Apple , as usual, doesn’t have a presence at the Consumer Electronics Show, but, as usual, it’s still one of the most dominant companies on the show floor.
The app explosion is well underway. Apple announced earlier this week that over 3 billion widgets and programs for the iPhone and iPod Touch have been downloaded from the app store since its July 2008 launch—an average of 350 per second. (See top-selling apple apps.)
Apps are also big business at this year’s CES. Hundreds of exhibitors at the show are pitching them along with their their other new offerings. Recognizing the trend, the Consumer Electronics Association, which hosts CES, this year introduced a separate area called the iLounge, where 100 exhibitors with Apple-related products, including apps, are able to showcase their products.
Most of the apps to date have been games or widgets designed to make your life a little easier, such as a searchable guide to choosing the best wines when you’re at the liquor store.
But the app is evolving. Consumer electronics companies are integrating them with physical, real-world devices, letting users use their iPhone to control things around their home.
That includes TVs. A number of companies have released, or are about to release, products that, when used in conjunction with a free app, turns the iPhone into a universal remote control.
New Kinetix is one of those. Its R? Remote Control links a specialized app to a plug-in accessory that transforms the iPhone or iPod Touch into an IR device that can be used on virtually anything in the house that’s operated via remote control. And unlike other universal remotes, there’s no limit to the number of appliances that can be connected to the device.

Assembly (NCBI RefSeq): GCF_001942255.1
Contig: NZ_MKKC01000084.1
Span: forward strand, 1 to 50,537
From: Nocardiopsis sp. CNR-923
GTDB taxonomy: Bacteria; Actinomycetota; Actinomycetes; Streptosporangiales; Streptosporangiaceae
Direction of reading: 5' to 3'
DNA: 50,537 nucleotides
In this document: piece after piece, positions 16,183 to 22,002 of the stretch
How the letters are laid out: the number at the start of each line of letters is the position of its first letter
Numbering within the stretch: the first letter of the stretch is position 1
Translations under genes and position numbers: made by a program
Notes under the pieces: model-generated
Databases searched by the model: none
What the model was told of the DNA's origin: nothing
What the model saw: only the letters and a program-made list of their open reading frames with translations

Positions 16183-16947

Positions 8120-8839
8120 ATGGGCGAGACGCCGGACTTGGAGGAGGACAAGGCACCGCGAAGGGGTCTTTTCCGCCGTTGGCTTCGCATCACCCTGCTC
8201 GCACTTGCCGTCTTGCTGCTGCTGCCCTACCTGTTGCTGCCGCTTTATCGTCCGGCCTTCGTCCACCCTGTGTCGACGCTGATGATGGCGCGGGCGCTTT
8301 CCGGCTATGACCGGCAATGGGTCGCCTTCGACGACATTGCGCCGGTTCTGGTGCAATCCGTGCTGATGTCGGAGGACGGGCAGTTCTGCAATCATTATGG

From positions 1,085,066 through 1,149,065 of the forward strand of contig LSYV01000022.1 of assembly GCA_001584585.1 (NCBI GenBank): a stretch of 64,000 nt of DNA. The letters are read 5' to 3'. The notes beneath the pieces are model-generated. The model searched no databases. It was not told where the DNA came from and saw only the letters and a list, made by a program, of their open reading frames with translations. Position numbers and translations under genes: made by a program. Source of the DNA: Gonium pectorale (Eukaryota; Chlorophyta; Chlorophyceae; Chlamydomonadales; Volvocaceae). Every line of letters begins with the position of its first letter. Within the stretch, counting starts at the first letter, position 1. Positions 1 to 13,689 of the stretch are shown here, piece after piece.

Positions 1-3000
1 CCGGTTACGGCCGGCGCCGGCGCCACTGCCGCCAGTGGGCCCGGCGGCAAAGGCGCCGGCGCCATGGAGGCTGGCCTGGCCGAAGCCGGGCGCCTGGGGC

“I think people have realized there’s more value in having [the iPhone] in people’s hand than just entertainment information,” says Barry Baril of New Kinetix.
The R? follows closely on the heels of ThinkFlood’s RedEye app/product combo, which also transformed the iPhone into a portable remote control, but used a series of IR repeaters set up in the room to convey the signal.
Of course, the iPhone can do more than just change channels. Qualcomm’s FloTV announced this week that it would begin offering live mobile television to the device.
Qualcomm is teaming with accessory company mophie to launch the service this spring. The company currently offers a standalone mobile TV device, but critics have pointed out that its high price and narrow functionality will hurt its chances of widespread success.
Even the makers of iPhone speakers are jumping on the app-enhanced hardware bandwagon. iHome is introducing a pair of systems that, when used in conjunction with a company app, will track sleep patterns—as well as offer customizable alarms and music settings.
And while you’ve been able to start your car with your iPhone for a while a $499 system went on sale last October from Directed Electronics—now you can put it in the garage, too.
AudioVox is showing a new product line called Zentral. One device uses older ipods as a jukebox in the home. Another controls home A/V equipment. But for $50, you can buy a peripheral that will allow you to use your iPhone to open your garage door as you get close to home.
“[We’re seeing] an amalgamation of sorts,” says Minh Doan, vice president of engineering for Unity4Life, which is working with AudioVox on the Zentral line. “People are getting rid of their extra remotes and unifying devices onto their iPhones.”